JACKSONVILLE, Fla.—As the tax season gets into full swing, some taxpayers are hoping it ends soon and with some answers.
The mother of a 4-year-old toddler is upset that someone is using her child's social security number to file his tax return. "The fourth time was devastating," she said.
She's a professional, a single parent, and wants to conceal, but believes experience is too important to keep to herself. "This is a 4-year-old child," she said, "an innocent child."
Jackie, as we'll call her, is upset that her child's social security number has been used with someone else's tax return four consecutive years.
"My son's social security number has been compromised four years in a row," she said, "and they know who is doing it."
Jackie discovered when her CPA tried to file her return and she has been looking for an explanation ever since from the IRS. "The last time called, about two weeks ago I was told by a customer representative that it is the same person," she said.
But confidentiality rules forbid them from telling her who is using her son's social security number.
"We thought the first time it was transposing numbers. The second time really sent us on alert, the third time just furious," said Jackie.
She's reported to the IRS, the FTC and her sheriff's office, but Jackie has yet to find closure.
"I am just at a loss - I am saddened - I am in fear," she said. "I don't know what to do and it is not right." Is it a mistake of someone's repeated use of computer software or is it a crime?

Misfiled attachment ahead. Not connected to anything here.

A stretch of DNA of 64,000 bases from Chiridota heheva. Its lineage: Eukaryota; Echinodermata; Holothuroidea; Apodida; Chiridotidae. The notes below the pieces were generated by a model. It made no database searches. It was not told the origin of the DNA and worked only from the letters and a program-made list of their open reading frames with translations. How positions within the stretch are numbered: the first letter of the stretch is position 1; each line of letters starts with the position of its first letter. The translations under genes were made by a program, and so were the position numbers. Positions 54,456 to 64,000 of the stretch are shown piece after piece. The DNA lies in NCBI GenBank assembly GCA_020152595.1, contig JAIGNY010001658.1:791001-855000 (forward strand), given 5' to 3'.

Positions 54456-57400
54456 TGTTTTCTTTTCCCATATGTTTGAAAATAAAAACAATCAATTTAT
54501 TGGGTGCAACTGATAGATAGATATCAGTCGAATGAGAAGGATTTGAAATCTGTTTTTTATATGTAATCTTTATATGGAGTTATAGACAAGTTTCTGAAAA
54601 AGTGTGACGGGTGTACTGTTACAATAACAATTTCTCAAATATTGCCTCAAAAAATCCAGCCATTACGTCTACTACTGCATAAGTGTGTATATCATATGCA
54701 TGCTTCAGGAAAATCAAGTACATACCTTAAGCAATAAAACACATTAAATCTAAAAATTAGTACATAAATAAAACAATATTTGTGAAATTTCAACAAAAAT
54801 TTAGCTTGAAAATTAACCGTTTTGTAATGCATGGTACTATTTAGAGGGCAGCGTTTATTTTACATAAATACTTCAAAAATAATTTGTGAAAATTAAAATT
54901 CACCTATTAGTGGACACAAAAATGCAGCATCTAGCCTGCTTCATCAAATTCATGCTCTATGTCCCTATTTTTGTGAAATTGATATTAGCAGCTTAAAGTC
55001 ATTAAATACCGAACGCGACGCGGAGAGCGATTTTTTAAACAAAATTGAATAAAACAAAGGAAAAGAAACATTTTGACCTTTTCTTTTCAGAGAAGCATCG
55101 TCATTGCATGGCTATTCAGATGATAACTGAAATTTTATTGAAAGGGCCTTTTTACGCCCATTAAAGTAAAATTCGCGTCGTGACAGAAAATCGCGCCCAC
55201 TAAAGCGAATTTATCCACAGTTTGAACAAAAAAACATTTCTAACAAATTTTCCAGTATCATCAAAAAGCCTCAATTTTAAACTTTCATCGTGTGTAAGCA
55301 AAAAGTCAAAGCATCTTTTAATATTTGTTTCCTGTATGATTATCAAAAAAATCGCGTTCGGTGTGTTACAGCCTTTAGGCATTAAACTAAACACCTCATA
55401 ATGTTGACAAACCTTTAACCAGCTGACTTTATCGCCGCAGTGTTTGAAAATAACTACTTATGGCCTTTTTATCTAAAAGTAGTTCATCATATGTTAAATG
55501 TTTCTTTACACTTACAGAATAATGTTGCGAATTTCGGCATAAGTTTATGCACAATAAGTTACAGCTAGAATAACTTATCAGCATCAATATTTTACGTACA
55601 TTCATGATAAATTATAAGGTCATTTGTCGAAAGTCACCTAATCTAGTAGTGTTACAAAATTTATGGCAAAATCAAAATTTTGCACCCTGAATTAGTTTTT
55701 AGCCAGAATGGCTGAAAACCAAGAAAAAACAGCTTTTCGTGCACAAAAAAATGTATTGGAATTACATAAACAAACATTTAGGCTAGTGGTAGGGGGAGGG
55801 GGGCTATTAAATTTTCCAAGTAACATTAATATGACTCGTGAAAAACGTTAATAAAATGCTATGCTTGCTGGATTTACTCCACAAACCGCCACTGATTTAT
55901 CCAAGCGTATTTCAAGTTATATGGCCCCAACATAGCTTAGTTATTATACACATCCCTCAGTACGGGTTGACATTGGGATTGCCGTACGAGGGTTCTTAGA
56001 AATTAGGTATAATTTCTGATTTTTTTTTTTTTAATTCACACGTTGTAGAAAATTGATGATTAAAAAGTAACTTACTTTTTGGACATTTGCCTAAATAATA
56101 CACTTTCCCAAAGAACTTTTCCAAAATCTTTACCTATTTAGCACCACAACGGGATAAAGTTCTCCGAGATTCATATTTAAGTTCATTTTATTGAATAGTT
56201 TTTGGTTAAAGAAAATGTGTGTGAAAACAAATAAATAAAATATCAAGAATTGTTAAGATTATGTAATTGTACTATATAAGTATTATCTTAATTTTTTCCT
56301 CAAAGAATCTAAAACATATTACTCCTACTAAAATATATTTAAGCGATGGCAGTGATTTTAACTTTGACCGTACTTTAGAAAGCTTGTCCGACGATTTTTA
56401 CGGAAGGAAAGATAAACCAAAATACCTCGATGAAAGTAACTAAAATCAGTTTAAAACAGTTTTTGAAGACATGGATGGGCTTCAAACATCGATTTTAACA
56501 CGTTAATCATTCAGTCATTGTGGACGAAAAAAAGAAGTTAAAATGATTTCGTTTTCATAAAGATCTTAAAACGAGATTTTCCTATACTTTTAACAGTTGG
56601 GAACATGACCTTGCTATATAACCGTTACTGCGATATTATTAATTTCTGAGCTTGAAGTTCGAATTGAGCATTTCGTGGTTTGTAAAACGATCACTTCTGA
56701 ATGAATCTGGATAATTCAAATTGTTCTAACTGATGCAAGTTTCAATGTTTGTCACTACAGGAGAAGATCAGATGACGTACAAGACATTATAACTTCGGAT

"Whoever is doing it is not supposed to be doing - it is a criminal act," she said.
Attorney Ed Jackson handles tax cases and has seen his share of similar cases. "It happens often but usually with competing parents," he said.
Jackson said given the few facts about this case, it appears that this could be a crime.
"The IRS knows who is filing obviously, who is filing the false claim and should look into it and prosecute," said Jackson.
He suggested Jackie reports it to the IRS Criminal Investigation Division.
Jackie, who says she feels helpless, just wants it to end.
"I want this to stop," Jackie said. "I want my son not to go have through this again. I don't want to go through it. I fear for his future."
Nadal Yadira is spokesperson for the IRS and said Federal law prohibits her from discussing the specifics of
a taxpayer's case.
She suggested Jackie use a Taxpayer Advocate to be her voice within the IRS and provided that information.
7850 SW 6th CT., Room 265, Plantation, FL 33324
400 West Bay Street, Room 535A, MSTAS, Jacksonville, FL 32202
9450 Koger Blvd, St Petersburg, FL 33702
You can also call the Taxpayer Advocate Service toll-free at 1-877-777-4778, or fill out Form 911, Request for Taxpayer Advocate Service Assistance, and fax or mail it to the address above.